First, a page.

From the October 2012 issue of Runner’s World
4 ways to avoid hyponatremia
Marathon day was warm. White tends to overheat, so 57-year-old Jeff White drank a cup of performance drink and a cup of water at each water station. He finished strong, just 33 seconds off his 18-year-old PB of 3:17:12. Public transport was backed up, so it took two hours for his wife to reach their meeting point. “During that time, I was feeling dehydrated,” he says. “I probably drank three litres of water and a litre of Cytomax [performance drink].” At the hotel, he downed a litre of Gatorade. Soon he was nauseous and vomited repeatedly. They rushed him to the hospital. “The doctor said my blood sodium was 122 [normal is 135 to 145], dangerously below normal,” says White. “I had hyponatremia and had to stay overnight.”
WHAT WENT WRONG
AND HOW TO PREVENT IT:
Hydrate safely with simple strategies
While rare, hyponatremia – a condition characterised by abnormally low blood-sodium levels caused by drinking too much water – can be life threatening because it can cause brain swelling. Here’s how to safely quench your thirst during and after a race.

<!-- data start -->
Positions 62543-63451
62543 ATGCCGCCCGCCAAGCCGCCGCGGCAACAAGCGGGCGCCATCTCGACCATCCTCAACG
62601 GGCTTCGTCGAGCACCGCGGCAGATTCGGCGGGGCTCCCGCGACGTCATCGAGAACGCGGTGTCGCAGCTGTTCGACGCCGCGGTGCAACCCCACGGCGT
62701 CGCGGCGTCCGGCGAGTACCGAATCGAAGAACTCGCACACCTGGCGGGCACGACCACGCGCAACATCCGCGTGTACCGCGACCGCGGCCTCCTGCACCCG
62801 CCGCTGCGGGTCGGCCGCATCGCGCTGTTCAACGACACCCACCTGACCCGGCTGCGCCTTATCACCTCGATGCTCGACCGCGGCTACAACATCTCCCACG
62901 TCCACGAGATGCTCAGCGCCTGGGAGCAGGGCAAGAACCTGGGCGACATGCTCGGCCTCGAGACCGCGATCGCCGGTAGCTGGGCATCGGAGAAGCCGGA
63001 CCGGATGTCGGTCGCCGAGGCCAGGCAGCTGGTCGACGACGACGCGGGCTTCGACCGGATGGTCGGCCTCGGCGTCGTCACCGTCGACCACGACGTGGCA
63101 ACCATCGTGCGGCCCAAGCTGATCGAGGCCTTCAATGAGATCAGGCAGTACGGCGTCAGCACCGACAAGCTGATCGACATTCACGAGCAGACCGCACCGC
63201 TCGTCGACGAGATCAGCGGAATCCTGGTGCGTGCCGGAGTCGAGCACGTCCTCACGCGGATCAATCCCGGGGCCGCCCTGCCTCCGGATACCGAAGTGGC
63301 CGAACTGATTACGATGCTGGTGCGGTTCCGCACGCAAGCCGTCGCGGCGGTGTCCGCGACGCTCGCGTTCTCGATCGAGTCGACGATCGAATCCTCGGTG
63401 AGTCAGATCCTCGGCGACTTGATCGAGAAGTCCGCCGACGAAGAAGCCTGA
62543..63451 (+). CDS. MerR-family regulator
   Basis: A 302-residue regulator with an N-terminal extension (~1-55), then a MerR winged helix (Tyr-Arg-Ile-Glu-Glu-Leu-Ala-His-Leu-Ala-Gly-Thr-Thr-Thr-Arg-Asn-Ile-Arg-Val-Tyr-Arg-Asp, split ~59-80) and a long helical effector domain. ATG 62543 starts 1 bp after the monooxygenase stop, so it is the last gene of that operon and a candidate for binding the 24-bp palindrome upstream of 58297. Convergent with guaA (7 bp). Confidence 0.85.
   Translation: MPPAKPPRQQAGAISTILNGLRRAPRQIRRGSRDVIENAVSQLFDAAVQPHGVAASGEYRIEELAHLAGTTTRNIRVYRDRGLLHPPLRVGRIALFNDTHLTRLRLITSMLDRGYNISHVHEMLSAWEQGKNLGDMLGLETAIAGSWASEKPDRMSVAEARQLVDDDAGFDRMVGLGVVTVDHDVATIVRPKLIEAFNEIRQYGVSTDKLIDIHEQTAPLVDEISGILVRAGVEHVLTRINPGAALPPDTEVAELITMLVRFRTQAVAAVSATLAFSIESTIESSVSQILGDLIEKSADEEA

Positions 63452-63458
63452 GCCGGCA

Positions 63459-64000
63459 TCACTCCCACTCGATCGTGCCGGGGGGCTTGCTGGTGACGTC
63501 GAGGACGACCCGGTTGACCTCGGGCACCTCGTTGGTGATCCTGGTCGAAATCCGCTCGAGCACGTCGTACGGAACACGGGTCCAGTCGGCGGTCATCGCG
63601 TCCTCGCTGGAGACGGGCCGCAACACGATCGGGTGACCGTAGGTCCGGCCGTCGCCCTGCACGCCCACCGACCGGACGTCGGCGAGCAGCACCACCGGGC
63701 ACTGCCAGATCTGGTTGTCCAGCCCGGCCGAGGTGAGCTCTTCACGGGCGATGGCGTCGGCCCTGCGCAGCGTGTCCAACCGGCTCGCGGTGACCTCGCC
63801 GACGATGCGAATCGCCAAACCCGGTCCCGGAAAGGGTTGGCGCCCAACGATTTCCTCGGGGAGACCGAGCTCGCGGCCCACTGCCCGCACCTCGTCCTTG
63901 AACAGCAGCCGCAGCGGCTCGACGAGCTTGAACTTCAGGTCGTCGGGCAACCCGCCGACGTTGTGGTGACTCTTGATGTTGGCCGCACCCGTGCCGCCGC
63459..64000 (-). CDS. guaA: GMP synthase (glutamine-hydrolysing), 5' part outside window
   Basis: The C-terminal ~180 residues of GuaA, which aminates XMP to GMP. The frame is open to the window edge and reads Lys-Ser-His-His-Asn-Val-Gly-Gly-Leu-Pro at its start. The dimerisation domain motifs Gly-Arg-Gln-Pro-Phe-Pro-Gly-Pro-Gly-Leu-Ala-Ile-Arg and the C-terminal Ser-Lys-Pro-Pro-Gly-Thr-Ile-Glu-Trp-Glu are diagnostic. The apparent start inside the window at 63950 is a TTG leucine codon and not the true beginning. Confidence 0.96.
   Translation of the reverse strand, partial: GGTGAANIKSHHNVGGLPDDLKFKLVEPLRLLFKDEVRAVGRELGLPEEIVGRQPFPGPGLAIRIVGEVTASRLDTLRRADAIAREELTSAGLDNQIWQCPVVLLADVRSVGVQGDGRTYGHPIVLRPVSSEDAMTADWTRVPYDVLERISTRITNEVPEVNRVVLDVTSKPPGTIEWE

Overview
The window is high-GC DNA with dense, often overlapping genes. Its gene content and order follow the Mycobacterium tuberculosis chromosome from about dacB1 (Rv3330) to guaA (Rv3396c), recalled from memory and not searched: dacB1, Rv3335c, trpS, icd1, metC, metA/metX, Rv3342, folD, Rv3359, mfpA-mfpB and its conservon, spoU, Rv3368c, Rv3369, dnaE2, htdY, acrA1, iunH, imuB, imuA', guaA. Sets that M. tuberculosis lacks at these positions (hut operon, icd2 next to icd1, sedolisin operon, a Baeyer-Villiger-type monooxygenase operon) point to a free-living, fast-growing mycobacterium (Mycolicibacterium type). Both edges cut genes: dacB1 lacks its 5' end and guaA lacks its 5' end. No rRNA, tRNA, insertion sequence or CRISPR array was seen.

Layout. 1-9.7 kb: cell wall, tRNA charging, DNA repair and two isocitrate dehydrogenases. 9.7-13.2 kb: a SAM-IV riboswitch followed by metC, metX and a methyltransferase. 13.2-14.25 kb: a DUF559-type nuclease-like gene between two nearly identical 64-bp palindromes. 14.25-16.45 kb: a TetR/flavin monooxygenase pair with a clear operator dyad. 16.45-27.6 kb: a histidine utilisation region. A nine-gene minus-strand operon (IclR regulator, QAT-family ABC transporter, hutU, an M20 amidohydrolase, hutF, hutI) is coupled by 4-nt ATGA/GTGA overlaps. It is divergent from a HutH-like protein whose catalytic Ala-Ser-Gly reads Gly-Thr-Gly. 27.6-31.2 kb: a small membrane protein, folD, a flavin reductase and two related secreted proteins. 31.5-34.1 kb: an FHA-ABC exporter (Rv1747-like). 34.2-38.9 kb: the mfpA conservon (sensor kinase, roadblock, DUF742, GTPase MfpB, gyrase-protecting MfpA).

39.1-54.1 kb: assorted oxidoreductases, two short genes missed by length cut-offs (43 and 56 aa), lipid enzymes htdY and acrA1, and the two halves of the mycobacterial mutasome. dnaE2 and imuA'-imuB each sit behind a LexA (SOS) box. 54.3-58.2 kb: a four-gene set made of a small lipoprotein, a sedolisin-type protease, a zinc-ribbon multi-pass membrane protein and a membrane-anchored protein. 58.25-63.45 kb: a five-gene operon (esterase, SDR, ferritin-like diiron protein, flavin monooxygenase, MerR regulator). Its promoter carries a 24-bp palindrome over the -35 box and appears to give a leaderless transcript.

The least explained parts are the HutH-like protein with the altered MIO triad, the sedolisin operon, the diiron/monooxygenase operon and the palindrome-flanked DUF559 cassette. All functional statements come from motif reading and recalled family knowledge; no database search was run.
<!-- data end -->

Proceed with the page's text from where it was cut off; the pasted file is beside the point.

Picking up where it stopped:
1 TUNE IN
“A cup of sports drink and water at each station is too much,” says Dr. Maharam. Drink according to thirst, and consume only sports drinks for their electrolytes.
2 DOWN SODIUM
Toss back at least two salt packets and eat salty foods after the finish. During and after a marathon, “blood gets redirected to your legs and away from the kidneys,” says Dr. Maharam. “You pee out salt and maintain free water” that can increase hyponatremia risk.
3 CARRY ELECTROLYTES
On hot and humid runs or races, bring electrolyte pills in addition to salt packets and take two caps an hour.
4 MAKE A PLAN
Following a post-race recovery plan will avert mindless behaviour like drinking too much, says Eiring. Your routine should encompass nutrition and hydration requirements, a mental review of your race, and a cool-down. With practise, your recovery will become automatic.
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